No Deal has become the lightening rod for voters’ unhappiness with British politics and though everything has been done to kill it, it rises up again and again.
It was the moment businesses exhaled and viewers switched the channel. On April 4, the UK parliament voted, by a margin of one, to ensure that the country wouldn’t leave the European Union without a deal. Brexit may or may not happen—but there would be no chaotic crashing out because parliament had vetoed it.
Except, like a White Walker, the death-defying creature in Game of Thrones, the threat of No Deal keeps coming back. Because it thrives in a leadership vacuum, it is only growing in strength.
Nigel Farage’s upstart Brexit Party, which will almost certainly win the most support in the May 23 European parliamentary elections, is campaigning in favour of such an outcome. The former commodities broker has been ubiquitous in the UK media; it’s left to trade experts like Peter Ungphakorn to pick through the factual inaccuracies later on Twitter.
Never mind that Farage used to be full of praise for staying in the single market, or a close relationship with the EU like the one Norway enjoys. He has, just as in the 2016 referendum campaign, made a no-deal Brexit a lightning-rod for popular discontent with the entire political establishment. He has even given it an attractive new name: a clean-break Brexit.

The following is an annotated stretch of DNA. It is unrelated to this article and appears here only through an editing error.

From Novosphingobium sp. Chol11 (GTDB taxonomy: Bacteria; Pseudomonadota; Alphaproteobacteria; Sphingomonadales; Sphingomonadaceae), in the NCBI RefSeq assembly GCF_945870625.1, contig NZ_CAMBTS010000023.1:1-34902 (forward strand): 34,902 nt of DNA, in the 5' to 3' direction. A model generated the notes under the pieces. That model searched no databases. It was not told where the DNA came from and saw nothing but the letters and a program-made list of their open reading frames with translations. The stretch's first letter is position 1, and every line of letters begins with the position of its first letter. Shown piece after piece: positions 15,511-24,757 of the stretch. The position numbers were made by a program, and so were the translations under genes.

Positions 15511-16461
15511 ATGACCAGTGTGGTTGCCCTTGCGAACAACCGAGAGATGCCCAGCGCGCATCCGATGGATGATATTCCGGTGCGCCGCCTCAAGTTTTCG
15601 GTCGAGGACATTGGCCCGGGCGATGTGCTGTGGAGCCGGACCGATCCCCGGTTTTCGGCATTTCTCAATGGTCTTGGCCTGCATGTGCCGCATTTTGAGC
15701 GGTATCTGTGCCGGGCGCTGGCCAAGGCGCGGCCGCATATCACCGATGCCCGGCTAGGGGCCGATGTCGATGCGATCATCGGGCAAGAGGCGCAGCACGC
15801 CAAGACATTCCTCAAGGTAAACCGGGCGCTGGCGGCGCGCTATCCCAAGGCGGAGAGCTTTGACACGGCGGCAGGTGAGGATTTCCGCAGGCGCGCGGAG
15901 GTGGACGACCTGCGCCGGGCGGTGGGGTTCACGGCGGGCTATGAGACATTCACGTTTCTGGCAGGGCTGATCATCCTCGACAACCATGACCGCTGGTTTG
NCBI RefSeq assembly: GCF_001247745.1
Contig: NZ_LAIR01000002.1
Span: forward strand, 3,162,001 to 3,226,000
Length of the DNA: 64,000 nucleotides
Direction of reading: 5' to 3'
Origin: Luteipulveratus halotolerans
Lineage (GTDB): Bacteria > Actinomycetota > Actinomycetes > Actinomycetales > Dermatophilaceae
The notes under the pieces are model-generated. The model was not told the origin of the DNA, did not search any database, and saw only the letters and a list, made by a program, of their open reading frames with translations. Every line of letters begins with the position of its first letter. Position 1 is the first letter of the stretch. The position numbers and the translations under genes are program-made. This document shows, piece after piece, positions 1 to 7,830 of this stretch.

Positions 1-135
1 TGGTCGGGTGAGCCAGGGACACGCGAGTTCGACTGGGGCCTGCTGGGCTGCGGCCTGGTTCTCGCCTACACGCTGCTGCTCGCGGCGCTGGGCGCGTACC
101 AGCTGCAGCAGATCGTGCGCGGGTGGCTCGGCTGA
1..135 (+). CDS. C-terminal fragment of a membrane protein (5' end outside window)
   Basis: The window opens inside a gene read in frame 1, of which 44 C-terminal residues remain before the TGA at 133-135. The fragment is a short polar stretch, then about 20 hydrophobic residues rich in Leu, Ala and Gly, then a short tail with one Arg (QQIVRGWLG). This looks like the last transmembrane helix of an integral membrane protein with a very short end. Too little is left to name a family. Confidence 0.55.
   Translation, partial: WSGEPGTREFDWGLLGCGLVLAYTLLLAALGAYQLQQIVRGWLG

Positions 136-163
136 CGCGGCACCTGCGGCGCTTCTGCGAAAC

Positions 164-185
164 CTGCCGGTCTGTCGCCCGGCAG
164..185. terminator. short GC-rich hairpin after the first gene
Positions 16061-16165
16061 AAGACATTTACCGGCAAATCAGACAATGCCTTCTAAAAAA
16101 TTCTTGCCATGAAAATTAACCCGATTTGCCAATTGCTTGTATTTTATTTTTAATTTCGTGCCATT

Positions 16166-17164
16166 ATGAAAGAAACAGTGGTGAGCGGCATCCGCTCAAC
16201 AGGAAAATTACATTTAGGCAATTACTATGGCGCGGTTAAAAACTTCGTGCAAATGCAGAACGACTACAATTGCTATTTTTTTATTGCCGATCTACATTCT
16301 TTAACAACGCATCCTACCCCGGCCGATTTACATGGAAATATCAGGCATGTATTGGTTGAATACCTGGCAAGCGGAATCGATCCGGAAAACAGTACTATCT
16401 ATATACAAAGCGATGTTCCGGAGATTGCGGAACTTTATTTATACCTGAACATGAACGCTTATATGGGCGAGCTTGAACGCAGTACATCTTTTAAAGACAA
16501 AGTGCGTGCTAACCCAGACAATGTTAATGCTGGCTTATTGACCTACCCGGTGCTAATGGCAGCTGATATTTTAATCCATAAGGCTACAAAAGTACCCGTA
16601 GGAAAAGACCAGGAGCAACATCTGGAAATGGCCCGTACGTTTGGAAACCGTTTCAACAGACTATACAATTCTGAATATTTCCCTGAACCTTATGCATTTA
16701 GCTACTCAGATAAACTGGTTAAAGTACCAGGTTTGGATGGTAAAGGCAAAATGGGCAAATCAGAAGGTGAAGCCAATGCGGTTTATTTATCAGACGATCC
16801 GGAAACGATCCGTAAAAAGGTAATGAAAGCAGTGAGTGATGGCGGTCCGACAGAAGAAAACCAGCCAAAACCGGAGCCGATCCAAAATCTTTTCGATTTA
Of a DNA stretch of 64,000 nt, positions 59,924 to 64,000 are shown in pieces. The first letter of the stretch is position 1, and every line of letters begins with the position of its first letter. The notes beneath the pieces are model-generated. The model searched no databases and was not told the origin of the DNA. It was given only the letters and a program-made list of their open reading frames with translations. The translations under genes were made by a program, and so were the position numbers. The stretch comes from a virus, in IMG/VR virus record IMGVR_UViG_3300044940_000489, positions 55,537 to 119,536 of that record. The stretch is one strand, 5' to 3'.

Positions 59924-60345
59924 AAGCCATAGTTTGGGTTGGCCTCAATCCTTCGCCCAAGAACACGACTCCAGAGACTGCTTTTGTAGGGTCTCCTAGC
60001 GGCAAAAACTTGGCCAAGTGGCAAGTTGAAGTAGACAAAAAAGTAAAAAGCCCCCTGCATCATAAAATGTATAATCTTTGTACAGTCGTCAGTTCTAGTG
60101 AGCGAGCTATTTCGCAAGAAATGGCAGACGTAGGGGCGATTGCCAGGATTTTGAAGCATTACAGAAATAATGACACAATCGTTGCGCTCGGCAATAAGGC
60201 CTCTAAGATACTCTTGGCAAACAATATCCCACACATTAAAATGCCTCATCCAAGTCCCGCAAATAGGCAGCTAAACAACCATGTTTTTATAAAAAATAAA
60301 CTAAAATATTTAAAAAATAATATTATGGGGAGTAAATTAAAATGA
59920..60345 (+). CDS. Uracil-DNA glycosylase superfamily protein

His popularity poses, I have argued, a real threat to the Conservative party. Indeed, it is hard to find a Tory Brexit-supporter who plans to vote Conservative rather than for Farage’s crew. May’s party isn’t even bothering to campaign or release a manifesto. What would it say anyhow? We pledge to support a deal most of the party hates, which parliament has refused, the EU won’t renegotiate, and to which no alternative has been agreed? Better to hide under a table and hope this goes away.
Prominent Conservatives in the media have also thrown their weight behind No Deal. Fraser Nelson, editor of the Tory-leaning Spectator magazine, argued in a recent column in the Daily Telegraph that the “the civil service did wonders with their no-deal planning,” so the disaster scenarios of a few months ago are moot.
These arguments have a deeply flawed, but seductive, logic. Their premise—that Theresa May’s negotiated deal and pretty much any other potential deal are worse than the status quo—is absolutely correct. The conclusion, that a no-deal exit would be an improvement, could not be more wrong.
While medicine shortages and gargantuan traffic-jams were alarming possibilities, they were never the main reason a no-deal Brexit was a reckless option to be avoided at all cost. Even if the civil service managed to ensure relative calm the immediate aftermath, the real trouble would only come later—a tsunami of regulatory and non-tariff trade barriers that would threaten UK businesses and their suppliers.
When pressed, proponents of No Deal argue that these costs are irrelevant because the EU would quickly move its red lines and negotiations would end up where Brexiters wanted them all along—with a free-trade agreement and the UK at liberty to strike trade deals with other countries, having left the EU’s customs union. May’s mistake, they argue, was not playing hard-ball.